TT convertibles get two seats only, making room for the folding soft top behind the front seats, and cargo space is predictably limited with just 7.5 cubic feet.

Like all Audis, material quality is superb and features plenty of soft-touch plastics, leather and metal accents, and even carbon fiber on The TTS and RS models.

The 2019 Audi TT lacks both crash-test results and active safety features.

For its low sales volume, the 2019 Audi TT is not crash-tested by the federal government or the independent IIHS, so no score can be given here.

Unfortunately, active safety technology is lacking, too, and while blind-spot monitors and active lane control are optional extras, automatic emergency braking is not. Dual knee airbags, a backup camera, and front and rear parking sensors do come standard, but that’s about it.

The 2019 Audi TT comes well-equipped but naturally gets better as you spend more.

The 2019 Audi TT is well-equipped out of the box, as it should be for the price, but sportier models are predictably better, and worth the extra cost if you can spare it. We give it 7 out of 10 for features.

The TT and TTS are offered in coupe or roadster form, while the TT RS is offered as a coupe only, but base models come with automatic climate control, ambient lighting, power features, leather upholstery, heated seats, a digital gauge cluster display, Bluetooth audio and phone, Apple CarPlay and Android Auto compatibility, a backup camera, front and rear parking sensors, automatic LED headlights, LED taillights, an adaptive rear spoiler, and 18-inch wheels. That’s a laundry list of standard kit, but options like premium audio, bigger wheels, and more tech are all available.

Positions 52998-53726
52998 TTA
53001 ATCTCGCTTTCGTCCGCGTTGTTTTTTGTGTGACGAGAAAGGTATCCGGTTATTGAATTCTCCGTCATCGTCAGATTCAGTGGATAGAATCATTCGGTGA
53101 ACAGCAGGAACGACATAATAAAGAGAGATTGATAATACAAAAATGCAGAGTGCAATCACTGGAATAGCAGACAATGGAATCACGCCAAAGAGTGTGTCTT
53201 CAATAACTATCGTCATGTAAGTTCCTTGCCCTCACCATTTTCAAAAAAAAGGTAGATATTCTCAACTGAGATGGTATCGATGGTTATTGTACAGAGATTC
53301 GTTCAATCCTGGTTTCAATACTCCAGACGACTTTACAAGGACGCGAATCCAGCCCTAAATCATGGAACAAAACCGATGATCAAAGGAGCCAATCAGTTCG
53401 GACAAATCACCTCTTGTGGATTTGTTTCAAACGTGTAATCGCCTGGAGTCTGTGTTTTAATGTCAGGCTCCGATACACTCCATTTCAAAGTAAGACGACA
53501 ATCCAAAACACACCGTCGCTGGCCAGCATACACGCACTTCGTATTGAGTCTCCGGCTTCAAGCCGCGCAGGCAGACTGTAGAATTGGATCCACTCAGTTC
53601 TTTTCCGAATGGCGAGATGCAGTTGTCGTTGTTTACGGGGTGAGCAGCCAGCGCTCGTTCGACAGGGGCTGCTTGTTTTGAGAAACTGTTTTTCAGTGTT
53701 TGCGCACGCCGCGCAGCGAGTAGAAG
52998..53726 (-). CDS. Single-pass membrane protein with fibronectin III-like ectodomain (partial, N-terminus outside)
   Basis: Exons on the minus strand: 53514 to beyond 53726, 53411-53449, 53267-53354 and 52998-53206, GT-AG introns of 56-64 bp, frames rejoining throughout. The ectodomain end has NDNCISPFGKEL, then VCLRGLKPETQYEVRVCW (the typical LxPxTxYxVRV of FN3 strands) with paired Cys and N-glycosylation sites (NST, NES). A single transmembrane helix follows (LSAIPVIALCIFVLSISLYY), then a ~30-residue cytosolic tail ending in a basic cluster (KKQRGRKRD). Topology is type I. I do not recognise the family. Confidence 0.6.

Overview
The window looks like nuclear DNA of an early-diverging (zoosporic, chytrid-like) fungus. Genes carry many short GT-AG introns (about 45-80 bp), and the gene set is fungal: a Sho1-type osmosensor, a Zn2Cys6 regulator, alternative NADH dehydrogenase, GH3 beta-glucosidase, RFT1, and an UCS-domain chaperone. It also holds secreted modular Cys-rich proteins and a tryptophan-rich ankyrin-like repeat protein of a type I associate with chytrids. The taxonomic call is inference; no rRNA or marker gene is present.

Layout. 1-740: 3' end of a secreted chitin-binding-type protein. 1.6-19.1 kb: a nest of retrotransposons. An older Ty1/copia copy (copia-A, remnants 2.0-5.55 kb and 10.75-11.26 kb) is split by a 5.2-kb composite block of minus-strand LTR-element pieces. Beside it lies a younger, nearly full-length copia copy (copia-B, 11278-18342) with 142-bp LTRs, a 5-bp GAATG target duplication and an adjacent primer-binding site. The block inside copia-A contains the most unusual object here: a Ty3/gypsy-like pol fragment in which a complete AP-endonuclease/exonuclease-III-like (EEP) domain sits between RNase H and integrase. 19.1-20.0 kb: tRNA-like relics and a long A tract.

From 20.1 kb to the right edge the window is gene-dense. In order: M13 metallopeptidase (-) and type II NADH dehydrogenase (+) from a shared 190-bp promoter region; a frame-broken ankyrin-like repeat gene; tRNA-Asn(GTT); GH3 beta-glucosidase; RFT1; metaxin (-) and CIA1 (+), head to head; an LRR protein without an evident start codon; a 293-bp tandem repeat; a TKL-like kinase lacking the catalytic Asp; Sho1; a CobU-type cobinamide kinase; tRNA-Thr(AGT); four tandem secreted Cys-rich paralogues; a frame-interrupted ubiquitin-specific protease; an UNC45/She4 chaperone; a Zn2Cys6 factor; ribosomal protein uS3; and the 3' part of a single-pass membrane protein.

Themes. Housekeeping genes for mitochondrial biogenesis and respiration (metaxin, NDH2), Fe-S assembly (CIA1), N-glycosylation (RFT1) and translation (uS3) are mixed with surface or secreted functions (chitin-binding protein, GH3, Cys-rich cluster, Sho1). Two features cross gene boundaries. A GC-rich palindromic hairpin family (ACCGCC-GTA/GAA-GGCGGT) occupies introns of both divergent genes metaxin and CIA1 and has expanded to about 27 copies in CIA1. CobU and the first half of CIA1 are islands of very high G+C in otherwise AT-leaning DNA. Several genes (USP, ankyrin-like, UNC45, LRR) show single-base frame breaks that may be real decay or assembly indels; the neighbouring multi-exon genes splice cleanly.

The TTS adds Alcantara-trimmed leather seats, magnetic ride suspension, bigger brakes, and 19-inch wheels, while the technology package adds Bang & Olufsen sound with 12 speakers, satellite navigation, blind spot monitors, and available wi-fi hotspot capability. TTS models can also be had with an interior package that adds nappa leather seats with diamond stitching and extended leather throughout.

The top-tier TT RS has stiffer springs with a lower ride height, leather and Alcantara upholstery, and a new all-wheel-drive system. A Dynamic Plus package carries a hefty $7,000 price tag, but adds even more aggressive suspension, carbon ceramic front brakes, a carbon fiber engine cover, and a top speed increase from 155 to 174 mph.

While navigation is an option, the Virtual Cockpit display is one of this car’s best features and is both easy to use and gorgeous to look at with Google Earth map displays full-width across the gauge cluster.

The new 20th Anniversary Edition adds unique wheels, a brown leather interior, special decals, and a limited production run for true fans of the TT’s two decades of existence.

Fuel Economy
The 2019 Audi TT is thrifty for a sports car but gets thirstier with more performance.

The 2019 Audi TT makes use of its turbocharged powertrains for decent efficiency, but up to a point. We give it 5 out of 10 for fuel economy. 

Standard coupe and roadster models manage 23 mpg city, 31 highway, and 26 combined, and only regular fuel is required. TTS models drop slightly to 23/29/25 mpg and require premium fuel, and the TT RS is not tested but expect the additional power, cylinder, and downforce-inducing bodywork to drop those numbers even further.